Vision Information: Peripheral Ulcerative Keratitis is a disorder that often occurs in people suffering from connective tissue diseases such as rheumatoid arthritis .
Peripheral ulcerative keratitis refers to the inflammation and ulceration of the cornea. The disorder often occurs in people suffering from connective tissue diseases such as rheumatoid arthritis.
Peripheral ulcerative keratitis is thought to be caused by an autoimmune reaction. Symptoms of the disorder are blurred vision, a feeling as if a foreign object is trapped in the eye and a heightened sensitivity to bright light.
The ulcer is usually oval in shape and located in the periphery of the cornea.
The disorder is fatal in around 40% of the people who are afflicted with rheumatoid arthritis and peripheral ulcerative keratitis. They die mostly of a heart attack within ten years of developing peripheral keratitis unless they are treated. Clinical studies reveal that treatment with drugs that suppress the immune system, such as oral or intravenous cyclophosphamide, reduces the death rate to about 8% in 10 years.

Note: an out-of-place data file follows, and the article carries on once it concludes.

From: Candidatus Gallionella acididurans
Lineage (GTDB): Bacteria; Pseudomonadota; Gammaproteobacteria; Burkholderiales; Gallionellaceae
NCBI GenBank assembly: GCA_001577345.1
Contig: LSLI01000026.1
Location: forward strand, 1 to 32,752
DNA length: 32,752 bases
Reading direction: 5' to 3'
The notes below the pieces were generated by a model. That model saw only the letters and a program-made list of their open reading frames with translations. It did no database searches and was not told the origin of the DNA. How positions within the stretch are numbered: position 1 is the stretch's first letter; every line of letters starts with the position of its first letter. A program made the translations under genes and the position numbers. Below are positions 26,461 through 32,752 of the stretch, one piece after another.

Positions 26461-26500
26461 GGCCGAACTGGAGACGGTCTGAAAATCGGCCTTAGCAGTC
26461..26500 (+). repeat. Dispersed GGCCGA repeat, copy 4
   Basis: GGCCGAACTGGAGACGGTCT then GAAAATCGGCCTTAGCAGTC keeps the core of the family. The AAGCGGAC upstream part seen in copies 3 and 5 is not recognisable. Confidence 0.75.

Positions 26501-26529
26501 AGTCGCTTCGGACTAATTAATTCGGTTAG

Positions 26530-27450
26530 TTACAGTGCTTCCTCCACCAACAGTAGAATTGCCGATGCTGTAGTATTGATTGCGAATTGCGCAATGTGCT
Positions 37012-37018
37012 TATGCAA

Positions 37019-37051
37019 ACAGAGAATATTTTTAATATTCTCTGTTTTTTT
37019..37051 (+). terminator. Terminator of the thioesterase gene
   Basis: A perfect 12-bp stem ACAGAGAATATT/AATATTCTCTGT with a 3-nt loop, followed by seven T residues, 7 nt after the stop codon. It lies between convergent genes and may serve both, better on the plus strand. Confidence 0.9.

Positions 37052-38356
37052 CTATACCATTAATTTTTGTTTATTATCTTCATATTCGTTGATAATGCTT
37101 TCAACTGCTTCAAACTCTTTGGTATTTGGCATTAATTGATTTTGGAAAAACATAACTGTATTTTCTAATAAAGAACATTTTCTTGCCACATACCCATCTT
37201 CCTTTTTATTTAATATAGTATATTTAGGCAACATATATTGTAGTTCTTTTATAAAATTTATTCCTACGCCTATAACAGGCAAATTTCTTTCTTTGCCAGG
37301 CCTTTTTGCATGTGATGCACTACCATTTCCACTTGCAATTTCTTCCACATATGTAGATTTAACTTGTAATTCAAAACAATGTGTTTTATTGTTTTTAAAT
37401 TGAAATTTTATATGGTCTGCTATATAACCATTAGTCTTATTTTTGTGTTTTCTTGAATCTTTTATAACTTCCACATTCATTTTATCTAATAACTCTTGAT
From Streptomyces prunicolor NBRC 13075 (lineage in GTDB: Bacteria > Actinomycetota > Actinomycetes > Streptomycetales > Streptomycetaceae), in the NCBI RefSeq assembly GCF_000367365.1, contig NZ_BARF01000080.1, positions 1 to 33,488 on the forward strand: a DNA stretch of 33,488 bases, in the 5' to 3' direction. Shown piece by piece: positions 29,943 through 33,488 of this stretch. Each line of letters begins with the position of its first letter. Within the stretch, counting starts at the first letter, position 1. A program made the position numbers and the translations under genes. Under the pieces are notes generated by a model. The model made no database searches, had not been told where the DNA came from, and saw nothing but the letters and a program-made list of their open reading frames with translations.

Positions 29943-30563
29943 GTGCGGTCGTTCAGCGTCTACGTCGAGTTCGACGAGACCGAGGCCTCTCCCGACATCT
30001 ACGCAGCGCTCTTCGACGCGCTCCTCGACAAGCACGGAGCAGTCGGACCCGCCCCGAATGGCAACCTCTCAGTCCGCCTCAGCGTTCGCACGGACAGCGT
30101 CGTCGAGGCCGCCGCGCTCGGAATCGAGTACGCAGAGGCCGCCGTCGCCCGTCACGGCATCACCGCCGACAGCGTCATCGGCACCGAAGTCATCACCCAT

Please see an ophthalmologist immediately should you experience any of the above noted symptoms.